3. Winter is a great time to check the energy efficiency of a house
There’s another important advantage to buying a home in winter, and it has to do with gauging how energy-efficient it is. If you’re buying in the spring and summer, you may not even think about checking how well the attic is insulated or how warm the house feels. But these are essential considerations if you’re buying in a climate with cold winters and want to cut energy bills.
Frances Katzen tells us that winter is 'a great time to check for efficiency firsthand to evaluate the insulation, windows, fireplace, furnace, or water heater.’
If you’ve found that you like a home, but it’s not energy efficient and will require eco-friendly home improvements, you may have more negotiating power with the seller. However, if you want to move in ASAP and it’s winter, you may need to weigh the potential discomfort (and high energy bills) against any potential savings on the home.
4. You may need to stage your home differently if selling in winter
By staging a house, we don’t mean you’ll have to redecorate completely. However, you may need to make a few effective changes that will make your home more appealing to winter buyers.
Typically, a home will appear darker and less appealing in winter than in the summer, so you, the seller, will need to compensate for the darkness. Frances Katzen recommends making your house look 'as cozy and as bright as possible by utilizing white bedding and bringing in as much natural lighting as you can.'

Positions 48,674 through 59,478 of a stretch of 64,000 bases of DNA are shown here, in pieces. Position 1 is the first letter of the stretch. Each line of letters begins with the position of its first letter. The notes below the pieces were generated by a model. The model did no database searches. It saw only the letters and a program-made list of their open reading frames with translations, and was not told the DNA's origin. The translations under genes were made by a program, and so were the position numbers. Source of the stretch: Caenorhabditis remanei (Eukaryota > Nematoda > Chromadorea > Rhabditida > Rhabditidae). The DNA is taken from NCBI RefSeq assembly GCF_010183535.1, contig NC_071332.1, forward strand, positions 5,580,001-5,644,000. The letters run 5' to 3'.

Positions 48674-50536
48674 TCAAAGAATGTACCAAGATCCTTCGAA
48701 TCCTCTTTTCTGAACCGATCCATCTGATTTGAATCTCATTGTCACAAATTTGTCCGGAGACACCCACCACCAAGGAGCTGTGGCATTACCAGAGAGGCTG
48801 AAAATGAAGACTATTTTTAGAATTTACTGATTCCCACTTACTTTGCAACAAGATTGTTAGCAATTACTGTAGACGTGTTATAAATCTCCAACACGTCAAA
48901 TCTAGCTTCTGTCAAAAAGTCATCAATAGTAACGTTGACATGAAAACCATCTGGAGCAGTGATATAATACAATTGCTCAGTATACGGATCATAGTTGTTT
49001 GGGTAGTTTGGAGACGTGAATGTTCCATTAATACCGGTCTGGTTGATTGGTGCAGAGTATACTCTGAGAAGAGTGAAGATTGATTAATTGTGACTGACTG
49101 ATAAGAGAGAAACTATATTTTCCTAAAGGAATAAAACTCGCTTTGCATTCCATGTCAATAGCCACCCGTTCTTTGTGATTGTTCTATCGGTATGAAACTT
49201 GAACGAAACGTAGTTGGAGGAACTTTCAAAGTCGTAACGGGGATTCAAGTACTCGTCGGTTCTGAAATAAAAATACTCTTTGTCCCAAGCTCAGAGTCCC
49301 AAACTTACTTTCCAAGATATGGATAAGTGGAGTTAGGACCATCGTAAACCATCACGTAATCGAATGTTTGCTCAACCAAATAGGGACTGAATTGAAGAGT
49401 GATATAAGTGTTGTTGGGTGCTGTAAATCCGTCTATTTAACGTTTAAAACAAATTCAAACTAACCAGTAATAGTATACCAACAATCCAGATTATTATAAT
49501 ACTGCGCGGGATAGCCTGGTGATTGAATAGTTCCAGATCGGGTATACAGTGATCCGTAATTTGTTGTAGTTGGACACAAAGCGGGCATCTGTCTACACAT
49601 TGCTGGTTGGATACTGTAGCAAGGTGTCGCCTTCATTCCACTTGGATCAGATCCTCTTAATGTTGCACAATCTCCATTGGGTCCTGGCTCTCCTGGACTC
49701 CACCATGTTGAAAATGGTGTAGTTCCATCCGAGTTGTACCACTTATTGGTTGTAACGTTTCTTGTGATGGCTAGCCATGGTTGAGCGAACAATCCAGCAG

Improving natural light can be as simple as pulling all the curtains to the side of the window. If you are hosting viewings after dark, ensure your home is well-lit with plenty of attractive side lighting.
One thing you should never do as a winter seller is neglect your outdoor spaces. Sure, they won’t look as attractive as in summer, but buyers still want to imagine enjoying the deck/barbecue in the summer, so make sure you point out all the outdoor amenities.
Is it smart to sell your home in winter?
While it may take a little bit longer to sell your home in winter, you may actually get a better buyer in the end. Frances Katzen explains: ‘It’s the end of the year, and most people are receiving bonuses and might feel incentivized to enter the market.'
If you would like to move on to your next home after selling, it’s not a bad idea to start the whole process sooner rather than later.
Do mortgage rates go down in winter?
Buyers may wonder whether the overall slowness of the seasons also means that mortgage rates are lower. The answer is yes, variable rate mortgages do tend to come in a little bit cheaper at the beginning of the year. This won’t be much consolation to current buyers struggling with high interest rates, but it’s still something.
You may have noticed a pattern here: buyers seem to get more benefits in winter than sellers. Does this mean that you shouldn’t list your home right now? Not necessarily. It's important to weigh up the pros and cons before listing your property on the market and if you have a specific figure in mind, don't be afraid to stick to it. Winter will only be around for so long, so you may decide to hold out and buy or sell a home in summer instead.
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Anna K. Cottrell is now a freelance writer, having previously been a Content Editor for Future's homes titles. She writes about interior design, property, and gardening. On H&G, she specialized in writing about property – buying, selling, renting – sustainability and eco issues.